Hastings writes that even now (or at least at the time he was writing Bomber Command), it is difficult to obtain information about crew who were classified as LMF: lacking moral fibre.
Based on his interviews, he estimates that as many as 1 in 10 men were unable to complete their tours due to medical or psychological reasons. From his vantage point in 1979 he comments that “Few of these cases would be classified by any but the most bigoted as simple cowardice, for by now the Moran principle that courage is not an absolute human characteristic, but expendable capital every man possesses in varying quantity, has been widely recognised. But in 1943 most cases of men relieved of operational duty for medical or moral reasons were treated by the RAF with considerable harshness (270).”
There was great fear at the top of the service that if an honourable path existed to escape operations, many men would take it. Court martials, humiliating stripping of rank and public disdain fixed crews to their grim operations.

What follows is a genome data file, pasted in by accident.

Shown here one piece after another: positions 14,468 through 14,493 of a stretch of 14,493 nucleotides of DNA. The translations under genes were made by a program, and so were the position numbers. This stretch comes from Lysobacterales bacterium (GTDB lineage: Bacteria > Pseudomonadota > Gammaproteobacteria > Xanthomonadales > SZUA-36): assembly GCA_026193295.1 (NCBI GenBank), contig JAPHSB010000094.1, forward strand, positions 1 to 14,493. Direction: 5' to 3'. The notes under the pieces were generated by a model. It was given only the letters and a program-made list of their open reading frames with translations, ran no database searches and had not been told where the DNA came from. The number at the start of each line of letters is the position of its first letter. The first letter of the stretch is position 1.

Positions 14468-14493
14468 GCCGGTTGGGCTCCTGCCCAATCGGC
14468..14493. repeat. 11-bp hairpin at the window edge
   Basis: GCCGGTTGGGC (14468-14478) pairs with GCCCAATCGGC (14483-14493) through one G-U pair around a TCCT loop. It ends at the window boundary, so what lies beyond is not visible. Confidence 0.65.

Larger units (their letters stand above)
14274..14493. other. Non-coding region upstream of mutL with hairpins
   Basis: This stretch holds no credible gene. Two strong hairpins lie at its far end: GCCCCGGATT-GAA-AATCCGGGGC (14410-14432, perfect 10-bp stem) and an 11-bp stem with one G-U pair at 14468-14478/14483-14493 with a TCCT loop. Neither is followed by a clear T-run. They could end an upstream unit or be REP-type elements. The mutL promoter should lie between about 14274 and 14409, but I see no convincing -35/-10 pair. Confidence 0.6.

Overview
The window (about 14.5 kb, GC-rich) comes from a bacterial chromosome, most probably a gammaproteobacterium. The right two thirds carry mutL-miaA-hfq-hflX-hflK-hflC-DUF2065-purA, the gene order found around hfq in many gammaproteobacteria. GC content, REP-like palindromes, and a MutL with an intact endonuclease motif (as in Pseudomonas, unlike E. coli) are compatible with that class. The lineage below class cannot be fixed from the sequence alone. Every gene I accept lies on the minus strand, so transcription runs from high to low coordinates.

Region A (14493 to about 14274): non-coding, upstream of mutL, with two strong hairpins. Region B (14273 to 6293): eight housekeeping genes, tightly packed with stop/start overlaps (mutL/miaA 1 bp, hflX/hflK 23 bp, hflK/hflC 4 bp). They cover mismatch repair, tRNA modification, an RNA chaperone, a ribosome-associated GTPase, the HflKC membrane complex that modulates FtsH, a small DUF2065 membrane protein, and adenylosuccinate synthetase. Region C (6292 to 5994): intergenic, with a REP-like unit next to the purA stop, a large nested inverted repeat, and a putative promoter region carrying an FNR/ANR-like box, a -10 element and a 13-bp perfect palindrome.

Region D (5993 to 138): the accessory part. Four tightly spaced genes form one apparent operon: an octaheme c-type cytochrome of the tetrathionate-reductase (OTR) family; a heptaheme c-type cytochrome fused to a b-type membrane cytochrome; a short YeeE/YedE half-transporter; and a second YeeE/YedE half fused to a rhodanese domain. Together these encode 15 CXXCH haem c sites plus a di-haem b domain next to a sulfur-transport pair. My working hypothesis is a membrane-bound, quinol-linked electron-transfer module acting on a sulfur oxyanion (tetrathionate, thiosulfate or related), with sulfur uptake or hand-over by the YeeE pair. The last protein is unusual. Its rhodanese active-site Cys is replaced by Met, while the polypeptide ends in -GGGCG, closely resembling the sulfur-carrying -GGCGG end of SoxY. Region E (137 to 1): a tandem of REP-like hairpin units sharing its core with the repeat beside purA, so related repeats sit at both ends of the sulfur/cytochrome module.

Many men talked of their fate:
“One much-liked officer came fresh from a long stint as an instructor to be a flight commander. ‘You better tell me about this business, chaps’ he said modestly in the mess. ‘I’ve been away on the prairies too long.’ After a few operations he concluded readily that he had no chance of survival. ‘What are you doing for Christmas, Stuart?’ somebody asked him in the mess one day. ‘Oh, I shan’t be alive for Christmas,’ he said wistfully, and was gone within a week, leaving a wife and three children.” (Hastings 281)